Alicia Berenson’s life is seemingly perfect. A famous painter married to an in-demand fashion photographer, she lives in a grand house with big windows overlooking a park in one of London’s most desirable areas. One evening her husband Gabriel returns home late from a fashion shoot, and Alicia shoots him five times in the face, and then never speaks another word.
Alicia’s refusal to talk, or give any kind of explanation, turns a domestic tragedy into something far grander, a mystery that captures the public imagination and casts Alicia into notoriety. The price of her art skyrockets, and she, the silent patient, is hidden away from the tabloids and spotlight at the Grove, a secure forensic unit in North London.
Theo Faber is a criminal psychotherapist who has waited a long time for the opportunity to work with Alicia. His determination to get her to talk and unravel the mystery of why she shot her husband takes him down a twisting path into his own motivations—a search for the truth that threatens to consume him….
“AT THE TIME I DIDN’T UNDERSTAND. BUT THAT’S HOW THERAPY WORKS. A PATIENT DELEGATES HIS UNACCEPTABLE FEELINGS TO HIS THERAPIST; AND SHE HOLDS EVERYTHING HE IS AFRAID TO FEEL, AND FEELS IT FOR HIM. THEN, EVER SO SLOWLY, SHE FEEDS HIS FEELINGS BACK TO HIM.”
I want to love Alex Michaelides. For the most part, he is a decent thriller writer and his novels often have a strong atmospheric start. However, his ‘twist’ endings always fall really flat for me. It was the same in The Maidens; a dark and gripping premise with an exceedingly poor pay off. A huge plot twist finale ≠ good thriller – especially when the overarching story itself is then riddled with plot holes!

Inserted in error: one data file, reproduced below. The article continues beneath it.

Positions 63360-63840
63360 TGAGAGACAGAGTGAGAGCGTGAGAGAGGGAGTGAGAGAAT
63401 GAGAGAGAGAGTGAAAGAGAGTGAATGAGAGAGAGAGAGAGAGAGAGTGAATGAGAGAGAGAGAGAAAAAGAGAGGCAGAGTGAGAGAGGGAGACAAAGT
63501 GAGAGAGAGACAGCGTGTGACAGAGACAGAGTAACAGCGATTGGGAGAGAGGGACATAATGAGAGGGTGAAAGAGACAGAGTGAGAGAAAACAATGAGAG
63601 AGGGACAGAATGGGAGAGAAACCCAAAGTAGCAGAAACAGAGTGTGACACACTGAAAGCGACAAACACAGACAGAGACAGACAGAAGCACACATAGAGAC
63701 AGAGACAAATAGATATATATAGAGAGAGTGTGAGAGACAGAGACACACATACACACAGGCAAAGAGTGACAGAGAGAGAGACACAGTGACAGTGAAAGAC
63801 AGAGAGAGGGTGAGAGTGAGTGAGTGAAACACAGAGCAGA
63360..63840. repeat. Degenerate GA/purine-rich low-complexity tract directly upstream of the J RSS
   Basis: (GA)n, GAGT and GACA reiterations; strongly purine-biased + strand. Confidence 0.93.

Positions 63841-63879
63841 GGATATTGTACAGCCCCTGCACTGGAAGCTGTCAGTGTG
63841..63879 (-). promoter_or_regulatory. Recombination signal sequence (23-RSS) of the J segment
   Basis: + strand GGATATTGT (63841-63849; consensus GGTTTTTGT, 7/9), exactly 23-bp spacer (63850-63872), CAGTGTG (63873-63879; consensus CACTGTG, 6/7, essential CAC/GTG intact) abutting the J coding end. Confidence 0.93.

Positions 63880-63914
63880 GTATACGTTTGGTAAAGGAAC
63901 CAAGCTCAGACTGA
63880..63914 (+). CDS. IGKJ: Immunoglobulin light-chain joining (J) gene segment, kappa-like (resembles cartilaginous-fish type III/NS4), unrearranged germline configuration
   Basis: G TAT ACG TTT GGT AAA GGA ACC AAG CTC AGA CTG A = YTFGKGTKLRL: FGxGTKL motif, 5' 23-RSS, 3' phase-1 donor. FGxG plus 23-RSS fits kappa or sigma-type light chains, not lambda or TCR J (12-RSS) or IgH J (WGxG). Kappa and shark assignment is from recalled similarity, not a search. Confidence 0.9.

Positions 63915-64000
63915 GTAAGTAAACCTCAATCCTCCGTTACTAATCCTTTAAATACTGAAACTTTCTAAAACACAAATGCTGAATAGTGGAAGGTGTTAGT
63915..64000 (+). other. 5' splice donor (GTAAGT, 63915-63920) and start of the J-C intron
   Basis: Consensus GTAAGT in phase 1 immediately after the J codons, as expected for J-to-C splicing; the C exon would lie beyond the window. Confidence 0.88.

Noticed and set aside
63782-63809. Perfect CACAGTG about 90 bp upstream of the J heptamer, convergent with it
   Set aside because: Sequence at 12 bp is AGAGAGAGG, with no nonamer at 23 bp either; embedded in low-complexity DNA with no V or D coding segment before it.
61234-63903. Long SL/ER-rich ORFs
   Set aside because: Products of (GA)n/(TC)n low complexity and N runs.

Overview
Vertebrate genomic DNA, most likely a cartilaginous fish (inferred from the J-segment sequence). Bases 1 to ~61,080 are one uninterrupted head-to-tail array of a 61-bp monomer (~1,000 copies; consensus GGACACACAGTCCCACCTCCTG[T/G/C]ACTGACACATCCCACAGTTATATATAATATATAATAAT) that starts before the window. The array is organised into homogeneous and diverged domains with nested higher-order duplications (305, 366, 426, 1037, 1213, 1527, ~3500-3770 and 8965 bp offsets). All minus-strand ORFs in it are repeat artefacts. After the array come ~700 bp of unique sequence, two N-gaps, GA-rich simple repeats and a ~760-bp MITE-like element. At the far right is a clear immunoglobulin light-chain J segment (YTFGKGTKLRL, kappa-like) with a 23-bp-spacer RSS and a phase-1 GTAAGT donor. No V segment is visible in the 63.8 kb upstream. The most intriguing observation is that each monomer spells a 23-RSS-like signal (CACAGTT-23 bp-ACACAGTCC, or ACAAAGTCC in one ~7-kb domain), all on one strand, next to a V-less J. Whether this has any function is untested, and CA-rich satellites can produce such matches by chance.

As with The Maidens, Michaelides laser-focused determination to deliver the big twist ending meant that he lost sight of actually creating a coherent and engaging story all the way to the end. Entire chapters are wasted with Theo investigating Alicia’s shady friends and family and it all ends up being pointless. One thing about Michaelides is that he’ll give you red herrings just for the sake of it and then fail to deliver any resolution to the can of worms that he’s opened up because OMG LOOK TWIST ENDING!
The beginning holds so much promise and the pages practically ooze mystery and intrigue as we attempt to work out what has led to Alicia’s silence. After all, that’s the meant to be the heart of the story, isn’t it? It’s in the title itself. In lieu of actually providing a satisfying answer, Michaelides’ big twist takes the spotlight and Alicia fades into the background.
It’s the second book of Michaelides’ that I’ve read and I’ve noticed that certain behaviours when it comes to approaching female characters. Even in The Maidens, the females were so devoid of personality and reduced to clichés. Often, Michaelides veers into misogynistic territory. Alicia is worth Theo’s time and interest because she’s young and naturally beautiful. Meanwhile, women like Alicia’s aunt are ‘grotesque’ because they’re ugly, old and large and, therefore, must only be shown disdain. Similarly, all of the characters in the facility are women and all of them embody the same tired stereotypes. Unfaithful, gossipy, insecure. I grew bored of his white-knight narrative and his fixation on Alicia because she’s ‘not like the others’.
Considering The Silent Patient echoes the same pacing and structure as The Maidens, I am guessing this is just Michaelides’ formula when it comes to thrillers. It’s a shame as there’s a clear talent for writing mystery thrillers nestled within his work. After all, I did consume The Silent Patient in a space of hours.
Yet, for me, his repeated tunnel vision towards providing a ‘shocking twist’ ends up derailing his novels. I always finish a Michaelides book feeling very deflated.